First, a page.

Frequently Asked Questions (FAQs) //

What will my first hypnosis session be like?


A typical session lasts one hour. The first session includes an intake interview in which you will complete several informational forms, which we will review together. Then we will talk about how hypnosis works and address any questions or concerns you may have. Next, you will have a chance to experience how pleasant and relaxing hypnosis can be. You will sit in a comfortable chair, close your eyes, and listen to me talk. After the hypnosis,
I will assign you some mental exercises that take only a couple of minutes to do each day; it will be the beginning of your own path toward self empowerment. We will also talk about your next session and the need to reinforce the positive suggestions you received with repetition.

Can anyone be hypnotized?


Twenty percent of the population can go into a state of hypnosis that is so deep they can undergo surgery without anesthesia. Another 60 percent can attain a medium state of hypnosis, in which they can experience analgesia (lack of pain, but with a sensation of touch). But even if you cannot reach those states, all you need for the work we will be doing is a light hypnotic state.


Does hypnosis really work?


Yes! And there is a growing body of scientific research that provides evidence for its effectiveness. Hypnosis can help reduce or eliminate how pain is experienced, lessen the stress response, improve immune system functioning, help to overcome compulsive or repetitive behaviors, and be used effectively in conjunction with treatments for many medical and psychological disorders and conditions. In fact, many hospitals and dental schools are beginning to embrace hypnosis to relieve anxiety and pain in patients—UNC Hospitals in Chapel Hill, NC among them!

Is hypnosis mind control?


No. During hypnosis, you are aware of what is happening and can choose at any time to open your eyes and terminate the session. Many people hold misconceptions about hypnosis from watching stage hypnotists who appear to control their subjects and have them act foolishly. You need to understand that, although this phenomenon is real, members of the audience have volunteered to go up on stage, and the hypnotist has carefully chosen people who are very uninhibited and want to have fun. The stage hypnotist ignores everybody else so that the show is entertaining.


Hypnosis in an office setting is not like that at all. You are in control and will not do or say anything that you would not ordinarily do in an alert, wakeful state.


Will I tell secrets or talk spontaneously?


No. If you don’t want to tell me something during hypnosis, you won’t. You may be asked to speak, but you cannot be made to reveal anything secret.


Will I fall asleep or become unconscious during hypnosis?


While some clients find hypnosis so relaxing that they actually fall asleep, a state of hypnosis is a state of focused concentration and physical relaxation. In most cases, you will be aware of what is happening during hypnosis and will not be asleep. Your consciousness will be altered, but you will not be unconscious. In fact, your mind will be 200 to 300 percent more alert than usual. While hypnotists sometimes use the term “wake up” at the end, that is just semantics. What we mean is that you will “emerge” from hypnosis to a more wakeful, conscious state. Hypnosis is a little like daydreaming during a drive or a walk, or being in a deeply absorbed state such as during yoga or meditation. During these times, you may experience a light state of hypnosis and get sudden flashes of insight.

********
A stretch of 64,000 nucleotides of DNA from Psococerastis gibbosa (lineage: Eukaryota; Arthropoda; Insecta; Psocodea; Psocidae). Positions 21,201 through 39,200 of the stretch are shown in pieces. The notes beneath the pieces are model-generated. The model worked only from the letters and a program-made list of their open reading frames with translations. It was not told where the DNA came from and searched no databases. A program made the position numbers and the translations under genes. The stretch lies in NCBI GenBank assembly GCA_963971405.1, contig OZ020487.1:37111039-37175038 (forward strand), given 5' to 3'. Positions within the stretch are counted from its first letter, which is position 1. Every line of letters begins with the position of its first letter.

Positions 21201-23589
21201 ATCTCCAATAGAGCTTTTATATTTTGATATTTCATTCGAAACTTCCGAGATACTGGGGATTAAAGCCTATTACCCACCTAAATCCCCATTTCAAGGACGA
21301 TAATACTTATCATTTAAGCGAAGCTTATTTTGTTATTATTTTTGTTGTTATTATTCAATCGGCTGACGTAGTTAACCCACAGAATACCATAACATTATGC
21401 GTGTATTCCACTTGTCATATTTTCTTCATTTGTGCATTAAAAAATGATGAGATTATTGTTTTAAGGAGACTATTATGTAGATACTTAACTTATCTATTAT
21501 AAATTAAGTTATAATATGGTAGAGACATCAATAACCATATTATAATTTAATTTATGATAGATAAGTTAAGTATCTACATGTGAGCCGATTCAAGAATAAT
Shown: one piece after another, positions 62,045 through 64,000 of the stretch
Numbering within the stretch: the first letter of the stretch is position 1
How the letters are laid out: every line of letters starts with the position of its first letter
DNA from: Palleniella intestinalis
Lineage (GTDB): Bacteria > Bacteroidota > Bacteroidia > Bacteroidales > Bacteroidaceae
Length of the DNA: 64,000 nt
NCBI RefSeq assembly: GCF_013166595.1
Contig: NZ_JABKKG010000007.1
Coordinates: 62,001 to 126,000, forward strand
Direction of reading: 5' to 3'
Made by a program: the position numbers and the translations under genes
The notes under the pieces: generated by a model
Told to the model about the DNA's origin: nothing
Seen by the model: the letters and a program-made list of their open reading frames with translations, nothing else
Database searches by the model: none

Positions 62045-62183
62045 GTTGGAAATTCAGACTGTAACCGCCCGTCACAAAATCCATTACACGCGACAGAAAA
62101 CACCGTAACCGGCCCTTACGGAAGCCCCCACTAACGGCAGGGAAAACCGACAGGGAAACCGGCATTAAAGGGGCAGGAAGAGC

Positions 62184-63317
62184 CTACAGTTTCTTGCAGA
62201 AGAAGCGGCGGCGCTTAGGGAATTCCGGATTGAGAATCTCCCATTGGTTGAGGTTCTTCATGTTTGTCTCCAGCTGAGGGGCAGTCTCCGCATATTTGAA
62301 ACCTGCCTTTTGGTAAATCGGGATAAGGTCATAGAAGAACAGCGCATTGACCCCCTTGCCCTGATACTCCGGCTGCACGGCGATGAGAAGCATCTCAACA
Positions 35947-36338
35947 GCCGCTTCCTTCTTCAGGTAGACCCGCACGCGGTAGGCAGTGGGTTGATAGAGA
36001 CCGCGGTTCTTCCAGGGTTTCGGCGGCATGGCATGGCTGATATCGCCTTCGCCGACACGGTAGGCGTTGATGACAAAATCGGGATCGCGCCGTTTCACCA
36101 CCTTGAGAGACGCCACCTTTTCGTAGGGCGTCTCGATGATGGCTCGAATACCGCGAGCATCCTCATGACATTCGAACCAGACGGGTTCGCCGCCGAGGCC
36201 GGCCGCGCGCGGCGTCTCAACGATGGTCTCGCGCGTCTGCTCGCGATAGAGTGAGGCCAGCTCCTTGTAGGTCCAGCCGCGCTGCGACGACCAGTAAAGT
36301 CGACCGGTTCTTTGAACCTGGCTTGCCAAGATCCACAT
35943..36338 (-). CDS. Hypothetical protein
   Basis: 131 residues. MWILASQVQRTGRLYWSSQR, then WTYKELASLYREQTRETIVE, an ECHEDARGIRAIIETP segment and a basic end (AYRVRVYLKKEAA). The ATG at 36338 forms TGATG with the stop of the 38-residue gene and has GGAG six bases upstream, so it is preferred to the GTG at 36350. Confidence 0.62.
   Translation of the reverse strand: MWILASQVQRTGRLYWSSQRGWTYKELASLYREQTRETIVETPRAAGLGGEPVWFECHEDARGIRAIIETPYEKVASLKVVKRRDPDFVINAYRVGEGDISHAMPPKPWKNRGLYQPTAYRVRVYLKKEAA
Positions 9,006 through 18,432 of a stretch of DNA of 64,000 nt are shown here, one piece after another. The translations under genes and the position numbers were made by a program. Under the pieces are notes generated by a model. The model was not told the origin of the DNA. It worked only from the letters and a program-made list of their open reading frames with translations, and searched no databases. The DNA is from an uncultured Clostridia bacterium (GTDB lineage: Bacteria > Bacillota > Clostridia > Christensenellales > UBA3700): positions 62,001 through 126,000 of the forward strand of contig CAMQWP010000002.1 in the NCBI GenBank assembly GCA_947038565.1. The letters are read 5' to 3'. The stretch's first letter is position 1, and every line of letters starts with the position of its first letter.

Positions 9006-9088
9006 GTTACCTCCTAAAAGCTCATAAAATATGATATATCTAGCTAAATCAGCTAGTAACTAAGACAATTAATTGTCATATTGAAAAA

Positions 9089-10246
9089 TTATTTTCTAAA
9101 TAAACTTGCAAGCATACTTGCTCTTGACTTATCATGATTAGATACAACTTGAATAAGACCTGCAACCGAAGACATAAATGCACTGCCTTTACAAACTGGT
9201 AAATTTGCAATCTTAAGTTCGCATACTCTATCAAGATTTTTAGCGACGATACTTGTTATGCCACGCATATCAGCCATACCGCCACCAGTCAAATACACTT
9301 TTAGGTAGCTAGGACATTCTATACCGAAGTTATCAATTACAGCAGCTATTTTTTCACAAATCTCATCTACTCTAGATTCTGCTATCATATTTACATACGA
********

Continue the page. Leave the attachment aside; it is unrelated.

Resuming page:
Is hypnosis dangerous?


Hypnosis is not dangerous. However, it could be misused in the hands of an untrained or unscrupulous practitioner. It is therefore important to check the credentials of a practitioner before you become their client. In the state of North Carolina, only medically trained personnel, social workers, and clinical psychologists may practice as "hypnotherapists". Certified hypnotists like myself may offer what are called "non-therapeutic" services.


Does insurance cover hypnosis?


Insurance does not cover the hypnosis I provide. I suggest that you think of hypnosis as a service that you will pay for yourself. One benefit of paying out of pocket is realizing that, when you sign up for a course of hypnosis, you are highly committed and truly value the services you receive.


Hypnotist Helps Guide Those in Need

March 2, 2017--The Chatham Record publishes a feature story about Katherine Smart and Imagine That Hypnosis.

Triangle Hypnosis Group Elects 2017 Officers

The Triangle Chapter of the National Guild of Hypnotists (NGH), a professional educational group dedicated to advancing the field of hypnotism, has elected new officers for 2017. The new co-chairs are Katherine Smart of Imagine That Hypnosis in Pittsboro and Ault Nathanielsz of Whole Person Wellness in Chapel Hill. 

July 28, 2016

A human brain study confirms that hypnosis is a serious science, revealing the brain's ability to heal medical and psychiatric conditions.

June 03, 2014

The results of this evidence-based study may be of major importance for patients with sleep problems and for older adults. Researchers concluded that, "In contrast to many sleep-inducing drugs, hypnosis has no adverse side effects. Basically, everyone who responds to hypnosis could benefit from improved sleep through hypnosis."

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